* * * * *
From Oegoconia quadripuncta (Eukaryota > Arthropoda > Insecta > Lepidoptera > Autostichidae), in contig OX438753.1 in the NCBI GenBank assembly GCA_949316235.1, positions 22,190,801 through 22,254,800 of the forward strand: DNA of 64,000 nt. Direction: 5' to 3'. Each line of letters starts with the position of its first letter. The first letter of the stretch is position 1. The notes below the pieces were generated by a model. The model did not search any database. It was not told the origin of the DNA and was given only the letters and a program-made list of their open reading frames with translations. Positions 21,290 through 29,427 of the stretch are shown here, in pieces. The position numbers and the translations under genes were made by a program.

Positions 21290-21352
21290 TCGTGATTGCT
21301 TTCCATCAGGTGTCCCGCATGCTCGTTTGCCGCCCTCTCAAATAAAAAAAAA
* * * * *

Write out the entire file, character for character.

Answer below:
From Oegoconia quadripuncta (Eukaryota > Arthropoda > Insecta > Lepidoptera > Autostichidae), in contig OX438753.1 in the NCBI GenBank assembly GCA_949316235.1, positions 22,190,801 through 22,254,800 of the forward strand: DNA of 64,000 nt. Direction: 5' to 3'. Each line of letters starts with the position of its first letter. The first letter of the stretch is position 1. The notes below the pieces were generated by a model. The model did not search any database. It was not told the origin of the DNA and was given only the letters and a program-made list of their open reading frames with translations. Positions 21,290 through 29,427 of the stretch are shown here, in pieces. The position numbers and the translations under genes were made by a program.

Positions 21290-21352
21290 TCGTGATTGCT
21301 TTCCATCAGGTGTCCCGCATGCTCGTTTGCCGCCCTCTCAAATAAAAAAAAA